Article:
MONTREAL, QUÉBEC, CANADA –Michael Foster, executive vice-president and chief information and technology officer of Canadian National Railway (CN) is leaving the company effective Nov. 29. Foster is leaving for personal reasons, moving back to the U.S., to be close to family and to pursue other career opportunities.

Reilly, executive vice-president and COO to assume interim responsibility for information and technology function.

CN has announced that Rob Reilly, executive vice-president and chief operating officer, will assume interim responsibility for the company’s Information and Technology function, while the company carries out a global search for a chief information and technology officer.

“On behalf of the board of directors and CN, I would like to thank Michael for his contribution and dedication over the last two years at CN,” said JJ Ruest, president and chief executive officer at CN. “He has been responsible for leading CN’s digital transformation and important technological advances such as Positive Train Control, and other key innovation initiatives that are now well advanced. Michael leaves a strong team in place.”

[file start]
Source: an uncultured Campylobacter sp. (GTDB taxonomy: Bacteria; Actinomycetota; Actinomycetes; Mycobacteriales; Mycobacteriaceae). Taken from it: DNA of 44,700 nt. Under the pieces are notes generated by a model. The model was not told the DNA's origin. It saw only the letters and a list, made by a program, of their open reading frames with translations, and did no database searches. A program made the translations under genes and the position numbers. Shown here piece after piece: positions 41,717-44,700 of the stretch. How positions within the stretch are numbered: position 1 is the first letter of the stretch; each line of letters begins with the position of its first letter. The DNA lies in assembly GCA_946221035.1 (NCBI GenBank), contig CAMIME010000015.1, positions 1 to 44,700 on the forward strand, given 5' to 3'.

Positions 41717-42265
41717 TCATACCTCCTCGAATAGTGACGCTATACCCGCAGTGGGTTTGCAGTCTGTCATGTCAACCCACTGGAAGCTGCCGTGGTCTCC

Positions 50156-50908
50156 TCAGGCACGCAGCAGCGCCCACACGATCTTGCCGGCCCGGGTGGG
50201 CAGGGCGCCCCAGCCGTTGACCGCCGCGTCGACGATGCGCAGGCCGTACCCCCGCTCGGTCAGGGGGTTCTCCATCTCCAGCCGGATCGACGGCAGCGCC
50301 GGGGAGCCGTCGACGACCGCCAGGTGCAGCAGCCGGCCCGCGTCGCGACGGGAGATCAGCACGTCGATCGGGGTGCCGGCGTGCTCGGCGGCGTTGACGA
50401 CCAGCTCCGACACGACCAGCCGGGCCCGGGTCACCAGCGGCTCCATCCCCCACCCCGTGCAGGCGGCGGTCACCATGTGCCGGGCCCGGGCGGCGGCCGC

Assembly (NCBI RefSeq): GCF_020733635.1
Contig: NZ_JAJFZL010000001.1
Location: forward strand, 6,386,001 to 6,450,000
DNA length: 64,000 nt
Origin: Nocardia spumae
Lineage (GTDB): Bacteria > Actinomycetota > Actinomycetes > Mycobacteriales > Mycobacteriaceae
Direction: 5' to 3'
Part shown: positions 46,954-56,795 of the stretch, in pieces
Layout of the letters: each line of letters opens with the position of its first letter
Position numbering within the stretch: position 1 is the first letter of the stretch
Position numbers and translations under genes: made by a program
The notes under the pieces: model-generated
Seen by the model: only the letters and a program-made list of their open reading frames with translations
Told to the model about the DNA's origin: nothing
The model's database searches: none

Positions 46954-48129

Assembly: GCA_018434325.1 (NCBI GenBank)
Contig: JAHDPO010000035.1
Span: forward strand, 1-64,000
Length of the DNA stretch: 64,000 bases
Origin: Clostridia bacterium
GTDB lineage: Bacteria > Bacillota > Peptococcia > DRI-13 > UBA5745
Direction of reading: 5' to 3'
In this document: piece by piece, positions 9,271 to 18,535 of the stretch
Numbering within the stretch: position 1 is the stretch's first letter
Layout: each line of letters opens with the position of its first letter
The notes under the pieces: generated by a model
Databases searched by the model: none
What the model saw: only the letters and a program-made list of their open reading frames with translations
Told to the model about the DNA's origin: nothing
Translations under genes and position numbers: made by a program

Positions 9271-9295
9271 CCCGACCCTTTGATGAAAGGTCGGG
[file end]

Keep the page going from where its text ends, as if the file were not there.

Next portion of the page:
Due to Reilly’s leadership and innovation experience in rail operations and field application of rail technologies at another Class I railway, CN chose him to lead the company’s information and technology group during this transition. He will continue to deliver on operational excellence and the implementation of advanced information technologies as a driver for safety, customer and shareholder value and the company’s strategy to enhance its scheduled railroading model.

CN transports more than C$250 billion worth of goods annually for a wide range of business sectors, ranging from resource products to manufactured products to consumer goods, across a rail network of approximately 20,000 route-miles spanning Canada and mid-America. CN along with its operating railway subsidiaries, serves the cities and ports of Vancouver, Prince Rupert, B.C., Montreal, Halifax, New Orleans, Louisiana, U.S., and Mobile, Alabama, U.S., and the metropolitan areas of Toronto, Edmonton, Winnipeg, Calgary, Chicago, Memphis, Detroit, Duluth, Minnesota, U.S., Superior, Wisconsin, U.S., and Jackson, Mississippi, U.S., with connections to all points in North America.